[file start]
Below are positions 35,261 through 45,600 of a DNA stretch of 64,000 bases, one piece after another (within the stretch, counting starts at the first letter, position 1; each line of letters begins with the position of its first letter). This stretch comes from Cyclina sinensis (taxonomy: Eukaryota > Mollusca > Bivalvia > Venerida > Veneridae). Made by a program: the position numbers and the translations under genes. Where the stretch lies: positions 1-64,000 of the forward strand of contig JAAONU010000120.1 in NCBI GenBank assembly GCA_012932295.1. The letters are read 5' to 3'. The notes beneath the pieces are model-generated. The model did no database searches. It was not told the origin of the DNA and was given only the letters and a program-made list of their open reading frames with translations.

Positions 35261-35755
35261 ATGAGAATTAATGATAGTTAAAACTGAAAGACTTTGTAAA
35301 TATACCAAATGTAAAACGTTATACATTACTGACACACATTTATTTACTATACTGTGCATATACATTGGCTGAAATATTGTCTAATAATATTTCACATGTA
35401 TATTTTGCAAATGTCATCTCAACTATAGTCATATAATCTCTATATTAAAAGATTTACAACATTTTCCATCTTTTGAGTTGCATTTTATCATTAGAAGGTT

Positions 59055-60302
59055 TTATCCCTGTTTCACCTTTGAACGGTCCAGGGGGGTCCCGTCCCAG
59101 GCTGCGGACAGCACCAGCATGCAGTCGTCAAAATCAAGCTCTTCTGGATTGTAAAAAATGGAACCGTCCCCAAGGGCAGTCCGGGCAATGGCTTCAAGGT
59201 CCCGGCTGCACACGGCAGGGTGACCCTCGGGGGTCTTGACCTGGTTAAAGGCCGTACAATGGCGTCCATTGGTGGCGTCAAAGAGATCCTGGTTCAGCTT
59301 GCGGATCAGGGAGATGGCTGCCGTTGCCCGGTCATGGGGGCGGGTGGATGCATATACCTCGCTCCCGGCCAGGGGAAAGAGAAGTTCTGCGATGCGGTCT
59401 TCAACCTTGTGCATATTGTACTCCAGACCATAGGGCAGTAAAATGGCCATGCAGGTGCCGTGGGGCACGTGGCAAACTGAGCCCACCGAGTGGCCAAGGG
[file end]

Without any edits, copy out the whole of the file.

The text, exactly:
Below are positions 35,261 through 45,600 of a DNA stretch of 64,000 bases, one piece after another (within the stretch, counting starts at the first letter, position 1; each line of letters begins with the position of its first letter). This stretch comes from Cyclina sinensis (taxonomy: Eukaryota > Mollusca > Bivalvia > Venerida > Veneridae). Made by a program: the position numbers and the translations under genes. Where the stretch lies: positions 1-64,000 of the forward strand of contig JAAONU010000120.1 in NCBI GenBank assembly GCA_012932295.1. The letters are read 5' to 3'. The notes beneath the pieces are model-generated. The model did no database searches. It was not told the origin of the DNA and was given only the letters and a program-made list of their open reading frames with translations.

Positions 35261-35755
35261 ATGAGAATTAATGATAGTTAAAACTGAAAGACTTTGTAAA
35301 TATACCAAATGTAAAACGTTATACATTACTGACACACATTTATTTACTATACTGTGCATATACATTGGCTGAAATATTGTCTAATAATATTTCACATGTA
35401 TATTTTGCAAATGTCATCTCAACTATAGTCATATAATCTCTATATTAAAAGATTTACAACATTTTCCATCTTTTGAGTTGCATTTTATCATTAGAAGGTT

Positions 59055-60302
59055 TTATCCCTGTTTCACCTTTGAACGGTCCAGGGGGGTCCCGTCCCAG
59101 GCTGCGGACAGCACCAGCATGCAGTCGTCAAAATCAAGCTCTTCTGGATTGTAAAAAATGGAACCGTCCCCAAGGGCAGTCCGGGCAATGGCTTCAAGGT
59201 CCCGGCTGCACACGGCAGGGTGACCCTCGGGGGTCTTGACCTGGTTAAAGGCCGTACAATGGCGTCCATTGGTGGCGTCAAAGAGATCCTGGTTCAGCTT
59301 GCGGATCAGGGAGATGGCTGCCGTTGCCCGGTCATGGGGGCGGGTGGATGCATATACCTCGCTCCCGGCCAGGGGAAAGAGAAGTTCTGCGATGCGGTCT
59401 TCAACCTTGTGCATATTGTACTCCAGACCATAGGGCAGTAAAATGGCCATGCAGGTGCCGTGGGGCACGTGGCAAACTGAGCCCACCGAGTGGCCAAGGG